Show Off Your Studio: The Magician shows us why size isn’t everything
The producer behind The Magic Tapes tells us how he uses his Moog One and OP-1 in his room-in-a-room apartment
Originally a member of nu-disco act Aeroplanes, Brussels-based producer The Magician achieved mainstream success with his club remixes of Lykke Li’s I Follow Rivers and Clean Bandit’s seminal Rather Be. He’s made magic with Years and Years on Sunlight and a whole host of other artists on the annual The Magic Tapes for 10 years. To celebrate a decade of the series, he’s curated a commemorative compilation for Magic Tape #100, with exclusive tracks from 14 of The Magician’s closest collaborators.
Tell us a bit about the studio, Magician.
It’s located in Ixelles, a borough of Brussels. The studio is on the seventh floor of my building and my apartment is on the fourth. I wanted to have the studio close to where I live. It’s pretty small, measuring 14x2m. It’s a room-within-a-room for sound isolation to avoid disturbing the neighbours. On the left side of the studio is the production set up, on the right side is the vinyl DJ set up.
How do you use your studio?
It’s a creative place for production and mixes. I record synths and drum machines and sometimes vocal ideas but that’s it. If I need to record vocals properly or live instruments I go to the ICP studio which is not far from here. It’s the best studio in Belgium.
Which DAW do you use?
I use Logic Pro. I got introduced to it in 2010 and then never stopped. I’m too lazy to learn another DAW. I’m happy with Logic anyway.
What atmosphere do you try and create in the studio and how does the studio environment help you with your creativity?
It’s a very relaxing room and the window offers a nice view of Brussels. If I spend more than two hours in the studio, I often open a bottle of wine to help creativity. The sound is very powerful – I like to hear the music loudly to get the chills.
What is your favourite piece of gear?
Probably the Moog One. It’s unbelievable how crazy you can go with it. And I use only 50 per cent of its capacity. It’s a real workstation and the centrepiece of the studio.
Can you tell us a bit about your rotary mixer?
I wanted a nice set up with an old-school look. But, honestly, I regret it a bit, there are not many functionalities and it’s very hard to use with the music I play. It’s even harder when I’m mixing vinyl.
What synth or effect can be heard the most on your new track, One Vibration?
One Vibration was made with software only as I did it on a plane from Frankfurt to Mexico.
I called the instrumental Atlantic. The bass sound is from Korg Mono/Poly, while the chords and melody are from Sylenth and Massive X.
We’d love to hear how you use your Teenage Engineering OP-1. Is it a vital tool in production, a sketchpad, or something else?
I bought the OP-1 because I was intrigued. I use it more in my bed than in the studio. My daughter loves it too. I use it very simply, when I find a cool sound I record it and have fun with it. But I need to dive deeper into it.
How do approach remixes and put your own twist on them?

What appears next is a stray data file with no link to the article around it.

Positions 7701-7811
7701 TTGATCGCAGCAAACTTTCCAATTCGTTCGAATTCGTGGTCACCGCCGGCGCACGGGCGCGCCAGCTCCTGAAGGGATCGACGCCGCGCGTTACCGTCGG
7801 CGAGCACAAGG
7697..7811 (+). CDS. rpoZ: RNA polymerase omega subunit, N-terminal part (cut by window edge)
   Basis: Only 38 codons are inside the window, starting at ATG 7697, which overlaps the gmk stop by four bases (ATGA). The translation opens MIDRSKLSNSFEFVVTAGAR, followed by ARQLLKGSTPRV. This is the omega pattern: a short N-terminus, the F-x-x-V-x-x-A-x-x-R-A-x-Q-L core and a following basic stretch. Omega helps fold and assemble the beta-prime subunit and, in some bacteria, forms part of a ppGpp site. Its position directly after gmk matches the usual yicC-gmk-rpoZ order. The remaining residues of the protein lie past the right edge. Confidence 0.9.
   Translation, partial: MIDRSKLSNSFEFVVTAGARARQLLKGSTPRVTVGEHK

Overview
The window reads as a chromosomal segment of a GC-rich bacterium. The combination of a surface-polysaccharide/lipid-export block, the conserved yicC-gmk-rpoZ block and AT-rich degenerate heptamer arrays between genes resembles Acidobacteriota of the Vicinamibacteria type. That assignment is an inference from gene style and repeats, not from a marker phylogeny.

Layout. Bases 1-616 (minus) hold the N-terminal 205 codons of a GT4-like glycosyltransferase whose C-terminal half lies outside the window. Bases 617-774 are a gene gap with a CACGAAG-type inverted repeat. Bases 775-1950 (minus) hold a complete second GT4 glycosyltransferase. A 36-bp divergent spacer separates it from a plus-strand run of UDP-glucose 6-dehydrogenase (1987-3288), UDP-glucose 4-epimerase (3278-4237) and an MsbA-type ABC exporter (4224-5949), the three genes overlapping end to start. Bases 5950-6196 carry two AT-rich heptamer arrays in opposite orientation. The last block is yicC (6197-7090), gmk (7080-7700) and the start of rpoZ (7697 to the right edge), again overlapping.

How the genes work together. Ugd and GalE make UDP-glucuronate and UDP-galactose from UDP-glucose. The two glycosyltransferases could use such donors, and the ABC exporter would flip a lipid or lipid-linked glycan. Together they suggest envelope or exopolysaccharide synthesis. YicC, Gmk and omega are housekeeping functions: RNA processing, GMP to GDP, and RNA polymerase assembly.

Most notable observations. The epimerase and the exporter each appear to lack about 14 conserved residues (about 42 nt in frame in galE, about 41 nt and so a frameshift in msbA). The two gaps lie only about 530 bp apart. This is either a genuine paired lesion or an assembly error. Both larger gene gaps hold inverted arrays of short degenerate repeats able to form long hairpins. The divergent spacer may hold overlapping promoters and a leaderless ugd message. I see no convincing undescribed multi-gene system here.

It depends on my vibe. When I did I Follow Rivers I was very emotive and full of hope. You can hear it in the piano chords which I changed from the original. I decided to keep only the vocals and replay everything.
For Clean Bandit I kept the original gimmick melody which is strong and worked on a different bassline and drums. I felt like the original song needed a club version. I always try to keep a dancefloor vibe when I make a remix.
Your new mixtape is sounding great. What does the curation process look like here?
I made a list of my favourite producers that I’m close to. Then asked them if they would be keen to make an exclusive track for the Magic tape 100.
What’s been the biggest investment in your studio?
Everything in the studio is custom made. I designed the main desk, the vinyl storages, the DJ set up, and so on. It’s worth it. It’s a small but pleasant room.
How did you go about getting the acoustics right in the studio?
The acoustics could be improved to be honest. But it’s been a year now and I’m used to it.
I’m planning on doing some more acoustic works soon.
What is next on your shopping list studio-wise?
I would like to buy the new Sequential Prophet 5. In recording studios, I use it all the time. I need one for myself as I use the Arturia plug-in a lot. I’m also thinking about buying those Simmons drum pack sets from the 80s, which could be fun and original to use. And last but not least, the Teletronix LA-2A to use on drums and bass.
What is your dream piece of gear?
I used to have a Roland Jupiter 8 but I forgot it in a studio in 2010…I need to get another one, it’s my favourite synthesizer.
What is your top piece of production advice?
Don’t try to emulate a sound that already exists, be yourself, be creative and try new things. Try to fully explore a synthesizer, or at least 80 per cent of it, instead of having 10 synths and explore just 10 per cent of each one.
What is the one piece of advice you would give someone starting out building a studio?
You might spend most of your life in the studio so make it nice.
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